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Today's Stichomancy for Pierce Brosnan

The first excerpt represents the element of Air. It speaks of mental influences and the process of thought, and is drawn from The Sportsman by Xenophon:

of the greatest blessings. In other words, it tends to make them sound of soul and upright, being trained in the real world of actual things[12] [and, as was said before, our ancestors could not but perceive they owed their success in war to such instrumentality[13]]; and the chase alone deprives them of none of the other fair and noble pursuits that they may choose to cultivate, as do those other evil pleasures, which ought never to be learned. Of such stuff are good soldiers and good generals made.[14] Naturally, those from whose souls and bodies the sweat of toil has washed all base and wanton thoughts, who have implanted in them a passion for manly virtue--these, I say, are the true nobles.[15] Not theirs will it be to allow their city or

The second excerpt represents the element of Fire. It speaks of emotional influences and base passions, and is drawn from Tales of Unrest by Joseph Conrad:

gold panels. No sound came from beyond, not a whisper, not a sigh; not even a footstep was heard outside on the thick carpet. It was as though no sooner gone he had suddenly expired--as though he had died there and his body had vanished on the instant together with his soul. She listened, with parted lips and irresolute eyes. Then below, far below her, as if in the entrails of the earth, a door slammed heavily; and the quiet house vibrated to it from roof to foundations, more than to a clap of thunder.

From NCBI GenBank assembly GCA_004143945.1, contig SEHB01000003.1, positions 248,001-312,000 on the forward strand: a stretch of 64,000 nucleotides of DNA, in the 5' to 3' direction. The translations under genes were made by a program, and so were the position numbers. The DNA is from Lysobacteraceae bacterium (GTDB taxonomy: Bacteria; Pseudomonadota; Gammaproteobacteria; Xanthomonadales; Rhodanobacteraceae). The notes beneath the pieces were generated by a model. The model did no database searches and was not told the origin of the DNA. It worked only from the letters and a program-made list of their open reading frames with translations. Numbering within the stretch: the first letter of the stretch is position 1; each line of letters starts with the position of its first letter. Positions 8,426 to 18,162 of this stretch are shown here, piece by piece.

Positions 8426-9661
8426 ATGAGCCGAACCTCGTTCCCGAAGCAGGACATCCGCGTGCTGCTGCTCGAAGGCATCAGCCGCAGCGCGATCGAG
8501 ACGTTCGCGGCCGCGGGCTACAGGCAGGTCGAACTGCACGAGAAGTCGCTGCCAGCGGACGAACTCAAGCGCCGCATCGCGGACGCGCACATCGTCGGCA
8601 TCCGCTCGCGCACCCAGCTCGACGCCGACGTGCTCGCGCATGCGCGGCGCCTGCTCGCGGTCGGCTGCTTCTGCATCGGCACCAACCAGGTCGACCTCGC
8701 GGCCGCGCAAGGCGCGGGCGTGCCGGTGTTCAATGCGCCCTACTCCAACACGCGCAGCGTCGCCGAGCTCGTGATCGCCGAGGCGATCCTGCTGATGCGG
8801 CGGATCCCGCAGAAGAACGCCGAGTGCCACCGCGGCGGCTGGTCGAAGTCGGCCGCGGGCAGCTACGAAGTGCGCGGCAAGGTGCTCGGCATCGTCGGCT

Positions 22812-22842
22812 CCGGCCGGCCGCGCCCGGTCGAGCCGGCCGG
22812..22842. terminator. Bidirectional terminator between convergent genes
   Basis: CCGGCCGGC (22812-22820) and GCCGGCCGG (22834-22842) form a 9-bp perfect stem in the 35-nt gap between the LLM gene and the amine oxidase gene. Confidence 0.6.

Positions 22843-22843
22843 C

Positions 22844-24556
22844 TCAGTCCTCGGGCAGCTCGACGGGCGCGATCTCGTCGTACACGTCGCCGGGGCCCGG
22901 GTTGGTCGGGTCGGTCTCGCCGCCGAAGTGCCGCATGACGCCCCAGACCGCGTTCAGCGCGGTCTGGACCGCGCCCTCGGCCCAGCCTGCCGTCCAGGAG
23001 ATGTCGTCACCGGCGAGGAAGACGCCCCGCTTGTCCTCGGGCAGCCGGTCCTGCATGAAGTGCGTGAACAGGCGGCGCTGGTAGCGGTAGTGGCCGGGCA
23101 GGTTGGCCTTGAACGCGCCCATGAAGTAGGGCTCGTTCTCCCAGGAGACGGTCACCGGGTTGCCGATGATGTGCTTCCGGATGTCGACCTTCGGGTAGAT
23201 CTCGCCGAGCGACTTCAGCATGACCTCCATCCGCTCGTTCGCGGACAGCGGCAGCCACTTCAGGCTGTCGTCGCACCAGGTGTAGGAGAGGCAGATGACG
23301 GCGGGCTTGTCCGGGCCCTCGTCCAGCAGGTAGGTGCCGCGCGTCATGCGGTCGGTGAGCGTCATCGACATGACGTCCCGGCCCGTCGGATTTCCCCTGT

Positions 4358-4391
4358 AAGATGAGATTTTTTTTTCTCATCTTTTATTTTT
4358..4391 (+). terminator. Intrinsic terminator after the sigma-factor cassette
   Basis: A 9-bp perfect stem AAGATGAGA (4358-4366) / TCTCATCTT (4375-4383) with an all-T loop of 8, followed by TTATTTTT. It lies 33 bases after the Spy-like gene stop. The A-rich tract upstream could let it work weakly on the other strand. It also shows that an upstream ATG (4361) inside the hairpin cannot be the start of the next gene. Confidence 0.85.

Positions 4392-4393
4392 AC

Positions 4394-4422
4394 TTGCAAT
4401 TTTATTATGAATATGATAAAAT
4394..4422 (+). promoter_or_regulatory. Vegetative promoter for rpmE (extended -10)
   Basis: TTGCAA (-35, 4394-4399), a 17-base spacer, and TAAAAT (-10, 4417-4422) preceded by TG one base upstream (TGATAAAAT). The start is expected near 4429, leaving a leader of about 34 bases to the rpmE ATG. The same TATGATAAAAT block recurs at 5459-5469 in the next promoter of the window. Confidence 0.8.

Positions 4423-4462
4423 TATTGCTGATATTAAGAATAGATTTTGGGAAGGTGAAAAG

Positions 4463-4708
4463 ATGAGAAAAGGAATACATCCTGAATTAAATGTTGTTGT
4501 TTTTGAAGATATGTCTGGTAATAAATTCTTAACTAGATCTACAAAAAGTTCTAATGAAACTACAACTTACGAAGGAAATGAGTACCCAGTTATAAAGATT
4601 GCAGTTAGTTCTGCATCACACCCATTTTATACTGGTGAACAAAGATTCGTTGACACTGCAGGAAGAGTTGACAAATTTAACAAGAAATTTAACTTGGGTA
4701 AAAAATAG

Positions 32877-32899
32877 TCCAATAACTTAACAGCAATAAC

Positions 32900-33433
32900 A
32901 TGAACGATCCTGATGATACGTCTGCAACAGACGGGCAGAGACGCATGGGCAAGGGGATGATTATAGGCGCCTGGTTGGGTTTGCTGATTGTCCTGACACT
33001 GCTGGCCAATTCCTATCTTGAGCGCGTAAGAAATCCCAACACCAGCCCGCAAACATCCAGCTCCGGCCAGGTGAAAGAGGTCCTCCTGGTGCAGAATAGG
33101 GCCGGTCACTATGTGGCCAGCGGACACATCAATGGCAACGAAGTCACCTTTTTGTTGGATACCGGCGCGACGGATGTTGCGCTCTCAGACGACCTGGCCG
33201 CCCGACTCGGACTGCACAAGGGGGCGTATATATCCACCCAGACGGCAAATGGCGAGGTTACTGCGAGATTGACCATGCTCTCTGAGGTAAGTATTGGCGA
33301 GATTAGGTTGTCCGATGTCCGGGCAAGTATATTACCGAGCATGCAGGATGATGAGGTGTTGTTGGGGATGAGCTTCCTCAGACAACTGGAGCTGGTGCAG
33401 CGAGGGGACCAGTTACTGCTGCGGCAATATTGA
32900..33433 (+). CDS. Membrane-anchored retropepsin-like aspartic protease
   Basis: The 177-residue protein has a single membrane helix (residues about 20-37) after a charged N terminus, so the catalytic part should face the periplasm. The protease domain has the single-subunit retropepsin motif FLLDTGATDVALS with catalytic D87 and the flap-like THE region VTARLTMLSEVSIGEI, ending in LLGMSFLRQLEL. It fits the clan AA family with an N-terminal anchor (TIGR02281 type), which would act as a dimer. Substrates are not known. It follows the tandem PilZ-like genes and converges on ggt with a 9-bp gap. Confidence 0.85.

He never returned.


The white man, leaning with both arms over the roof of the little

Tales of Unrest
The third excerpt represents the element of Water. It speaks of pure spiritual influences and feelings of love, and is drawn from Plain Tales from the Hills by Rudyard Kipling:

filled in the other twenty-four months. Hannasyde was quite different from Phil Garron, but, none the less, had several points in common with that far too lucky man.

He kept his unrequited attachment by him as men keep a well-smoked pipe--for comfort's sake, and because it had grown dear in the using. It brought him happily through the Simla season. Hannasyde was not lovely. There was a crudity in his manners, and a roughness in the way in which he helped a lady on to her horse, that did not attract the other sex to him. Even if he had cast about for their favor, which he did not. He kept his wounded heart all to himself for a while.

The fourth excerpt represents the element of Earth. It speaks of physical influences and the impact of the unseen on the visible world, and is drawn from In a German Pension by Katherine Mansfield:

"What! Leave my poor, little, sick, widowed mother in Vienna! Sooner than that I would drown myself. I love my mother as I love nobody else in the world--nobody and nothing! Do you think it is impossible to love one's tragedy? 'Out of my great sorrows I make my little songs,' that is Heine or myself."

"Oh, well, that's all right," I said cheerfully.

"'But it is not all right!"

I suggested we should turn back. We turned.

"Sometimes I think the solution lies in marriage," said Fraulein Sonia. "If I find a simple, peaceful man who adores me and will look after mamma --a man who would be for me a pillow--for genius cannot hope to mate--I